Prison sentence for Kurdish journalist Özgür Amed condemned
Kurdish journalist and writer Özgür Amed has recently been sentenced to 3 years, 1 month and 15 days in prison.
Kurdish journalist and writer Özgür Amed has recently been sentenced to 3 years, 1 month and 15 days in prison. Amed was accused of having participated in a demo in Amed in protest against the Roboski massacre on 31 December 2011, three days after the savage killing of 34 Kurdish civilians by Turkish warplanes in Roboski village in Uludere district of Şırnak.
Özgür Amed, a pen name that means “Free Amed (Diyarbakır)”, is a colomnist for papers Özgür Gündem and Yeni Özgür Politika. The conviction issued by Diyarbakır 7th High Criminal Court, which accused him of violating the Turkish Penal Code Article 220/6 for “committing an illegal organization crime while not being an illegal organization member”, was approved by Court of Cessation on 21 February.
The prison sentence for Kurdish journalist was approved despite three police officers who were on duty on the day of the incident and said in their testimony to Diyarbakır 7th High Criminal Court that “he was among those dispersing after the demo but was not witnessed assaulting the security forces”.
In a press briefing condemning the prison sentence for the Kurdish colomnist, Mazlum Der Amed Branch stressed that the Roboski massacre, an exemplary incident for Turkey and Kurds, still remained unsolved despite three years having passed and the perpetrators being known.
Mazlum-Der continued by recalling that the mainstream media had remained blind and deaf for a long time after the massacre while also distorting the truths and alleging the victims as guilty.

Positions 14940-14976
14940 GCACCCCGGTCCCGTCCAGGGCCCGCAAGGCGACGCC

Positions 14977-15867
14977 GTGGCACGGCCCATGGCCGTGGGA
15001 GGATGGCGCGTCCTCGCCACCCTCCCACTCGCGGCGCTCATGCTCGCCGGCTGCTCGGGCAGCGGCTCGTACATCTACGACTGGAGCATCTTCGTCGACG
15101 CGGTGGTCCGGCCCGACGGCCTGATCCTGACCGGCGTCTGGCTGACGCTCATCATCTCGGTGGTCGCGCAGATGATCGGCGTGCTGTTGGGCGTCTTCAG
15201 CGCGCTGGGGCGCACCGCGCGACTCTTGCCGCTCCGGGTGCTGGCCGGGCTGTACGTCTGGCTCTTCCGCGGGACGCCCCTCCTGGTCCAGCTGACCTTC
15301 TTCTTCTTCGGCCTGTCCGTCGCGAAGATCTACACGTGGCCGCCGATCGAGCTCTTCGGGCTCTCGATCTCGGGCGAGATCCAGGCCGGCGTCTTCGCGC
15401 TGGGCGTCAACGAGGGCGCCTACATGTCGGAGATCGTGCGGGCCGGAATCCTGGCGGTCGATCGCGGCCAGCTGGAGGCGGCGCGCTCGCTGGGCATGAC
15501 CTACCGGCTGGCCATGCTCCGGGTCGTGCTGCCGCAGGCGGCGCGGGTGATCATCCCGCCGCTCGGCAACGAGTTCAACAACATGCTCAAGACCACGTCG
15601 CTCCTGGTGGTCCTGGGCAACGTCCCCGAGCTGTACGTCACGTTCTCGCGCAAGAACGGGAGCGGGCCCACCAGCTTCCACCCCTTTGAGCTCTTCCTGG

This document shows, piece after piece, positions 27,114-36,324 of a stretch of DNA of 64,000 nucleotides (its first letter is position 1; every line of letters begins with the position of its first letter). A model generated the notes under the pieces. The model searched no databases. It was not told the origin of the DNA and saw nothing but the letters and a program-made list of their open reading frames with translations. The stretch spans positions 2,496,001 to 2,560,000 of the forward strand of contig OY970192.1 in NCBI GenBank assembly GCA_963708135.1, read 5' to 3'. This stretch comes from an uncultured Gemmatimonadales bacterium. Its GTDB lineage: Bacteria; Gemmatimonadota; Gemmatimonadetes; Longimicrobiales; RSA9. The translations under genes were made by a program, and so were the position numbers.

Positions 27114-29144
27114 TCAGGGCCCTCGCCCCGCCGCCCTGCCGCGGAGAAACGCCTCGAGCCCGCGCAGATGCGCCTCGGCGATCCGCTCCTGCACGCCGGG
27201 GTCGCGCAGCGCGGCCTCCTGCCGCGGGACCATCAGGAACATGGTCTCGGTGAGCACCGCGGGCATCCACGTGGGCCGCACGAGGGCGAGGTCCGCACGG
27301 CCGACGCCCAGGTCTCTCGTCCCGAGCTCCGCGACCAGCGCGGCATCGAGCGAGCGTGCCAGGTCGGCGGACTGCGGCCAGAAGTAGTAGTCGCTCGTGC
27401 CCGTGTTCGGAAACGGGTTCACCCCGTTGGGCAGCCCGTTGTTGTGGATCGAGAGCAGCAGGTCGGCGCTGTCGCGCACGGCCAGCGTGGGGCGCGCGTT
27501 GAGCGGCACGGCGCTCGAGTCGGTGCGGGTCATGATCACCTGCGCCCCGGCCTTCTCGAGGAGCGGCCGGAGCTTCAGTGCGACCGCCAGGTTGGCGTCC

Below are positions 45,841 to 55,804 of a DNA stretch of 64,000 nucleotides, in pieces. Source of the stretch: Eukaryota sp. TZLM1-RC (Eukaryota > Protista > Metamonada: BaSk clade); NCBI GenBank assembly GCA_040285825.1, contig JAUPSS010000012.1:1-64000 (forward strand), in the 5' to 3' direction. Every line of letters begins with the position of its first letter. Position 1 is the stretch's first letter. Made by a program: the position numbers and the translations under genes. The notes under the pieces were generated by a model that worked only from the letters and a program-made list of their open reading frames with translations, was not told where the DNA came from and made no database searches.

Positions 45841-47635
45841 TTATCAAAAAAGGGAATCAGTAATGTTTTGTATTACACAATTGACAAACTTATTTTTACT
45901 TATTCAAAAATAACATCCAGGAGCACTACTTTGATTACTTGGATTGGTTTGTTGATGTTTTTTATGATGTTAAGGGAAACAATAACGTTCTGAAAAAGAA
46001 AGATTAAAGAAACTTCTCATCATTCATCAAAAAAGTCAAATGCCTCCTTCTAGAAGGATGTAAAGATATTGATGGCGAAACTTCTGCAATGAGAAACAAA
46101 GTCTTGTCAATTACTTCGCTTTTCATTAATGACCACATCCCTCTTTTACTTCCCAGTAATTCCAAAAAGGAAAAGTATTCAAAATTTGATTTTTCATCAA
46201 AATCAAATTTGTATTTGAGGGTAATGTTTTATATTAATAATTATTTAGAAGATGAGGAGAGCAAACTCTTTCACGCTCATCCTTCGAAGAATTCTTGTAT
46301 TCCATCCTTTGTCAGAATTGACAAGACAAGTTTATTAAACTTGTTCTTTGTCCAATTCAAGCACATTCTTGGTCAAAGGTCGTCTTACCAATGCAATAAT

The statement by Mazlum Der pointed out that at this stage the unfair prison sentence imposed on Özgür Amed by Diyarbakır 7th High Criminal Cour and Court of Cessation was not surprising at all in consideration of the practices that the Turkish state has executed since after the massacre through various institutions.
Mazlum Der said the prison sentence was not independent from the classical mentality of the state and condemned the state's attitude regarding the Roboski massacre.
Mazlum Der ended the statement by urging the Turkish state to confess the Roboski Massacre and apologize, to immediately initiate an administrative and legal process against perpetrators, to ensure the release of Özgür Amed who was sentenced without any concrete evidences, and to amend the Article 220/6 of the Turkish Penal Code which has caused an unjust treatment of Özgür Amed and many others.